From Garbage to Gold
The word “recycling” usually invokes images of cardboard and plastic-bottle recycling bins, accompanied by some cliché slogan such as “Recycle. Reduce. Reuse.” However, recycling has a far greater impact on humanity than any slogan can ever imply. If one were to view the history of life on Earth as a single, 24-hour day, humans would appear just over a second before midnight! Earth is approximately 4.6 billion years old and according to scientists, modern humans did not exist until approximately 200,000 years ago. During this brief “flash-in-the-pan” of existence, they have managed to dominate the Earth in a way that no species has ever done before. This is due to the fact that as the human race expands, it demands an ever-growing amount of fuel, water, land, food, shelter, technology, and the energy necessary to produce, deliver, and operate these goods and services. Recycling not only reduces the burden that modern society places on the planet when population numbers grow, but also provides many benefits, such as: reducing or eliminating municipal, industrial and commercial waste; reducing litter; reducing energy consumption by limiting the need for mining, transporting, and converting of raw materials into goods; limiting pollution via lower energy consumption, less waste, reduced emissions, and the conservation of precious, natural resources; and stimulating the economy with new jobs, increased savings, and higher profit margins for commercial, industrial, and agricultural production.
All forms of production require large amounts of electricity and the mining of raw materials from the Earth for new products and services. As the population grows, companies must keep up with demand for their products and services; however, more energy and raw materials are required for the production of these new products and services, which results in needless waste of the natural resources and electricity that were used in the creation of existing products. These industries are driven by higher profits that result from this increased demand; as a consequence, emphasis is placed on speed of production rather than responsibility for the devastating effects that these wasteful practices have on the environment (Brennan). Mandatory recycling laws would ensure that these industries utilize these natural resources in environmentally-conscious ways, rather than leaving their finished products wasting away in landfills, and potentially harming the environment and shortening humanity’s future.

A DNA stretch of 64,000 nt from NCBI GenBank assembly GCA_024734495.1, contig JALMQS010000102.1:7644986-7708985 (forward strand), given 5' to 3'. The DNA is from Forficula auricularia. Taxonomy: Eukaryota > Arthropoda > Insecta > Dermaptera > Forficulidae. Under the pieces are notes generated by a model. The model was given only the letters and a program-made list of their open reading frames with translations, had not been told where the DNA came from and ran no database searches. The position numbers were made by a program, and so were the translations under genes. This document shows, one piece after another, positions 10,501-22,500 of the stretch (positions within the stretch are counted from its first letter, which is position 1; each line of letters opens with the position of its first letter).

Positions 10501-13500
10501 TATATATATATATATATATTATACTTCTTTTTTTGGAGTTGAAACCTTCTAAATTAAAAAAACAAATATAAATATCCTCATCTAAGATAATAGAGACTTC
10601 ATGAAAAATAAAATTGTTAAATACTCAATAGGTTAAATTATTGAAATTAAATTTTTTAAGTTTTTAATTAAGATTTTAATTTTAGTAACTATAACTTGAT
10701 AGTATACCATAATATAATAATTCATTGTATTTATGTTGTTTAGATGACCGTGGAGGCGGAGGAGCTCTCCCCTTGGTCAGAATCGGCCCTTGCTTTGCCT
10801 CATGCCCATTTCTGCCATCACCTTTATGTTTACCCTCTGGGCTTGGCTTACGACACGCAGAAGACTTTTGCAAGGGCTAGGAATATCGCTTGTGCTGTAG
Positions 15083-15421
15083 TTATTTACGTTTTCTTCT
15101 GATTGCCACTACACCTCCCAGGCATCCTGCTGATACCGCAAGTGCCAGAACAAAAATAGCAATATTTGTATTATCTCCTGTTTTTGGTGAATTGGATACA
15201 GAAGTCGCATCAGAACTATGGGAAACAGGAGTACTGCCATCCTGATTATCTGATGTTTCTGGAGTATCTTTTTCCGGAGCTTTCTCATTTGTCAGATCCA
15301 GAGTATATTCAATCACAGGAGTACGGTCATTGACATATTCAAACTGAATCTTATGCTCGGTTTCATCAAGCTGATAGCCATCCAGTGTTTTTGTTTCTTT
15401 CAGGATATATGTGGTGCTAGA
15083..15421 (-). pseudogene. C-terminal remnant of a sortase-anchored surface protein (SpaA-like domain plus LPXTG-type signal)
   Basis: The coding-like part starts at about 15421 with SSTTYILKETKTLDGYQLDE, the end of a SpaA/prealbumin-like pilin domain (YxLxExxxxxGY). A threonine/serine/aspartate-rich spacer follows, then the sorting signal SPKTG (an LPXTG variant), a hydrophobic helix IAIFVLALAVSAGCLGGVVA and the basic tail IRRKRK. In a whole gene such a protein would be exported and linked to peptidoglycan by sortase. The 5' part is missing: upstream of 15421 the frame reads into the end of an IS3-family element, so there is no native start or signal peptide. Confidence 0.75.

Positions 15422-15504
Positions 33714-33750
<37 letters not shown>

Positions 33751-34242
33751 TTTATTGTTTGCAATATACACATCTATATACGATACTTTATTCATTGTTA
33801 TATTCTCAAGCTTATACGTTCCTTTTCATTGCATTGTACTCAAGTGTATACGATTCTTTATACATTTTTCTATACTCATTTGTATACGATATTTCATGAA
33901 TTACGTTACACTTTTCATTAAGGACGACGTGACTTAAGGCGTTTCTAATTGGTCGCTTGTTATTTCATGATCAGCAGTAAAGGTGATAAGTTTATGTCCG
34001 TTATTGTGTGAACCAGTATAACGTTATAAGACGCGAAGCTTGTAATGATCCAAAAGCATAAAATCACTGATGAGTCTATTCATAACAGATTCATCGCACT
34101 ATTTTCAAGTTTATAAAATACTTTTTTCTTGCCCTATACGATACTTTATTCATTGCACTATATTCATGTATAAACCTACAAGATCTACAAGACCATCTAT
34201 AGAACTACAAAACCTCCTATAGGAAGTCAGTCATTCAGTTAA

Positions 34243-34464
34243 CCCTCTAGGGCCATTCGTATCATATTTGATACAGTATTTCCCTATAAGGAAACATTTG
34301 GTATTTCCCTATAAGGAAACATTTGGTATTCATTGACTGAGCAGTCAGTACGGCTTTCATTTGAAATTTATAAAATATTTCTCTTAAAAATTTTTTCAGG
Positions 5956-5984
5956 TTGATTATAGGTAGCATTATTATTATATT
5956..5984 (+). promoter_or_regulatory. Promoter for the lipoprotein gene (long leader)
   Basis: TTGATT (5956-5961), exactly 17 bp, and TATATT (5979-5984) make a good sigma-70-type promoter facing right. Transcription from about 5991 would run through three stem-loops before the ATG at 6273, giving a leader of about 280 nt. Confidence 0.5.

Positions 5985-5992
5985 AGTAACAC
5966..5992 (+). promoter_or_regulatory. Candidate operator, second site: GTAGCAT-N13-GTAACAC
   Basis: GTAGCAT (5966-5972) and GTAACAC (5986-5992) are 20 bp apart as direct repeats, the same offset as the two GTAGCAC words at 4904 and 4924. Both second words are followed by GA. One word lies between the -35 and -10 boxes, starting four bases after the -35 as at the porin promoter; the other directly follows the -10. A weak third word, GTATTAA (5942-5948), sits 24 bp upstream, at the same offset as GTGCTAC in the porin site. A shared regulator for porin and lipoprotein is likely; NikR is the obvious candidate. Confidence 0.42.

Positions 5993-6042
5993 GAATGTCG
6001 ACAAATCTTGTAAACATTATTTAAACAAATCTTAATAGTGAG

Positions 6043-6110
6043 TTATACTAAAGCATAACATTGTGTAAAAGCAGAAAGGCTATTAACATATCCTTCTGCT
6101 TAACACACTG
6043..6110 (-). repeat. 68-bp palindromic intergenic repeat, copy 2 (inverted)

Recycling laws would also limit pollution. The population disposes of 210 million tons of municipal waste every year. Combine residential and business garbage with the truckloads of industrial waste produced in the U.S. and we have an annual pile of trash weighing 12 billion tons (Martin 1). In 2003, Americans disposed of over 83 million tons of paper products. According to the EPA, by recycling only half of that, we could save 705 million trees and 290...